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Snow shovelling safety

Canadian Living
Health

Snow shovelling safety

Shovelling snow Today in Toronto, we got 20 centimetres of snow. Whether or not you experienced a snow storm today, if you’re in Canada, chances are you’ve seen your fair share of the white stuff this year. And winter’s not even close to being over yet. There are some things to keep in mind before you pull on your boots and mitts and head out to your slippery driveway or sidewalk. Every year, many Canadians are hospitalized (some even die) from shovelling snow. A U.S. study found that  about 11,500 people are taken to the hospital each year from snow shovelling injuries.  The physical demands of moving around the heavy snow, combined with the frigid temperatures, takes a real toll on your body—even if you feel pretty fit. Here are five tips for staying safe when shovelling. 1. Dress for the cold. The cold has a real effect on your body. Not only are you at risk for frostbite when the temperatures drop; the cold causes your heart rate to pick up and your blood pressure to rise, putting you at prime risk for a heart attack.  If you warm up as you work, you can always take layers off. 2. Wear boots with good grip. Falls can happen easily when you can’t see the ice that’s been hidden by the snow. 3. Avoid twisting your body when throwing the snow from your shovel. Even better, try pushing the snow instead. Many people experience back or muscle injuries from shovelling snow, though wrist injuries are also quite common. 4. Take breaks and give yourself lighter loads of snow, even if it might take a little longer to clear the area. 5. Don’t push yourself. Sure, you might be in great shape, but many of us aren’t used to the intense, repeated demand on our upper-body strength. It’s better to go easy on yourself. Even if your body feels OK right now, you might be in pain the next morning. And remember: Extreme exhaustion is a sign of a heart attack. Stop if you feel tired or dizzy. (Photography: WikiCommons/Andrea Booher)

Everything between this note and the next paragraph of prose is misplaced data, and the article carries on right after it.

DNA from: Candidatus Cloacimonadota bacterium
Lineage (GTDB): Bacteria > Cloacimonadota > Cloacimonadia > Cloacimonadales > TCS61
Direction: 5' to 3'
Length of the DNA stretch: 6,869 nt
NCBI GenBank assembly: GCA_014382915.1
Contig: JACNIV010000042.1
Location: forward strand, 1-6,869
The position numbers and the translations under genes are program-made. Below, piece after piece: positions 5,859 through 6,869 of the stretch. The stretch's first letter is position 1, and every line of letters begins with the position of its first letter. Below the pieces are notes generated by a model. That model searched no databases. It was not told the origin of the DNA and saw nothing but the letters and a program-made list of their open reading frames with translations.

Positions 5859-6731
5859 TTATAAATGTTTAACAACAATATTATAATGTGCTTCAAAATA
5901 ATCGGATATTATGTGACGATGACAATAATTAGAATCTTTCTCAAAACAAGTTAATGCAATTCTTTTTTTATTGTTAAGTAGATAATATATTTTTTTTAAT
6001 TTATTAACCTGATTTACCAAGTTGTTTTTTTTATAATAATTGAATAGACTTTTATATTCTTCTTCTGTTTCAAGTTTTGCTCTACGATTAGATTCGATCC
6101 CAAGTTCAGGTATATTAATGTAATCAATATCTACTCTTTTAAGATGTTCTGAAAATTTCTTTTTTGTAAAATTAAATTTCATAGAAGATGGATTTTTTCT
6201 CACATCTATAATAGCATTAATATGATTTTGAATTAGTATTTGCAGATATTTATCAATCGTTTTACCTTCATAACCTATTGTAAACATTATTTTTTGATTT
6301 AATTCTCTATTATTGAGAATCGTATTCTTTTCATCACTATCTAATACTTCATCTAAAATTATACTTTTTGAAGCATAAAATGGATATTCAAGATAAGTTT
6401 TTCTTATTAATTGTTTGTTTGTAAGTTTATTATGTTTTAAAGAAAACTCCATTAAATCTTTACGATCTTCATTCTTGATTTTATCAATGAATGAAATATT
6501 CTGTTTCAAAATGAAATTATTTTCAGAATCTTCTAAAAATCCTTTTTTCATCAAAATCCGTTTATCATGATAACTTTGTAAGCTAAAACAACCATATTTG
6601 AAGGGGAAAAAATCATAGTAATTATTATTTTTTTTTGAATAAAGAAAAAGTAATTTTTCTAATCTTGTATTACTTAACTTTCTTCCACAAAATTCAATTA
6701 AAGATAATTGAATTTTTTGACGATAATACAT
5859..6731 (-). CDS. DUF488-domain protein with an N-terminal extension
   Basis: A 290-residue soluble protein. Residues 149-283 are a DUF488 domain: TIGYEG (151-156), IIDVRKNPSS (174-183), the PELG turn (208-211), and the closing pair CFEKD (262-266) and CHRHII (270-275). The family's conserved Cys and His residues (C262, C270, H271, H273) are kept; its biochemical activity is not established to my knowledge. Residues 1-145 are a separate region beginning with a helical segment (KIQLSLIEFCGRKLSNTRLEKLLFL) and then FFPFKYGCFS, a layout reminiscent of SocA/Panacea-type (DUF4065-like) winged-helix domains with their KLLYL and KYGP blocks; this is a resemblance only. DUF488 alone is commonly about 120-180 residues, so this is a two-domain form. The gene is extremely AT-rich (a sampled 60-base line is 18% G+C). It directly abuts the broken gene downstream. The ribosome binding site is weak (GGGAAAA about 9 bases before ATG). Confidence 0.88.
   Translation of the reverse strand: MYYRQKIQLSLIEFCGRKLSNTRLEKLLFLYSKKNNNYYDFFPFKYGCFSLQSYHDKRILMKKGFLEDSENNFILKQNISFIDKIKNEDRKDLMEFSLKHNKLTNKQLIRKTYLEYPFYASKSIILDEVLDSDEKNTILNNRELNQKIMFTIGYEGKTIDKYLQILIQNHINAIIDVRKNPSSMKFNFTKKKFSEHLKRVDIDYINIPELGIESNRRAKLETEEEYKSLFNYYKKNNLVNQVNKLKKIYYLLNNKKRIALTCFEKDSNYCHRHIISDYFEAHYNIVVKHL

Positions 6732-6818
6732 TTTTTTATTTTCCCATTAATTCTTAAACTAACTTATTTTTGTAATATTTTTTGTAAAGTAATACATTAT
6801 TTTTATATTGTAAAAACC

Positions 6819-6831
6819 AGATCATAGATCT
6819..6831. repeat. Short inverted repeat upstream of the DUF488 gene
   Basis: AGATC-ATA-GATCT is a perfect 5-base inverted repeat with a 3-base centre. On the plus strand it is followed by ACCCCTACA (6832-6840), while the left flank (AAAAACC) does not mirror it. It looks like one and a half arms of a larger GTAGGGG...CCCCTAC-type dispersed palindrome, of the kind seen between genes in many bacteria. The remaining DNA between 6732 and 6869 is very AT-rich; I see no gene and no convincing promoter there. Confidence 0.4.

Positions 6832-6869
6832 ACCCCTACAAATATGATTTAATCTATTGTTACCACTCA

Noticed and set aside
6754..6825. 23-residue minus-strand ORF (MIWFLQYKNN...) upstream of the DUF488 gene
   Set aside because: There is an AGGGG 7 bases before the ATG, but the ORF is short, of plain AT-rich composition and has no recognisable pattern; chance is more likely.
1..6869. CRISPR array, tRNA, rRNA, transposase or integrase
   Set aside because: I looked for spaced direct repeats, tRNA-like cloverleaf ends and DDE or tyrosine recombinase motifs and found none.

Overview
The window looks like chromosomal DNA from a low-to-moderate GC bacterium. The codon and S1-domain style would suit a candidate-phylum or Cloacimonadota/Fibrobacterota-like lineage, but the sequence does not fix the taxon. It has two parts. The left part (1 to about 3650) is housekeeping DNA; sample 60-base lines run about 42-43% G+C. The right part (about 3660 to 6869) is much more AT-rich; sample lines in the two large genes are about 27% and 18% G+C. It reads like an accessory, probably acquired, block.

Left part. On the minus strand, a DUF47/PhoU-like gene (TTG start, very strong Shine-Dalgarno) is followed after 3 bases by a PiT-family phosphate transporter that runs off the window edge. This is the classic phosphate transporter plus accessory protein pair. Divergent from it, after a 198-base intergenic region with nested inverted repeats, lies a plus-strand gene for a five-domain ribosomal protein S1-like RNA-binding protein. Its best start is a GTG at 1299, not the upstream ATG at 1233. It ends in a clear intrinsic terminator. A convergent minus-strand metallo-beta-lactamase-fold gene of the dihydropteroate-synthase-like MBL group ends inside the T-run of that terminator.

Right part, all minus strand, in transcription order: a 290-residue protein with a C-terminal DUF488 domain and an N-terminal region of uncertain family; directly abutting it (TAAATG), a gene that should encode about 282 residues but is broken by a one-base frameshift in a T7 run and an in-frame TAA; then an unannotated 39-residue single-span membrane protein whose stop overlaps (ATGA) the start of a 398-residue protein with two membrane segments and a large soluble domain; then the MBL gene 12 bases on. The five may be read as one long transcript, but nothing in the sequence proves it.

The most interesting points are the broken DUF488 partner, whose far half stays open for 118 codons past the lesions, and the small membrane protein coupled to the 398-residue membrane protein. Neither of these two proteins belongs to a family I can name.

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Snow shovelling safety

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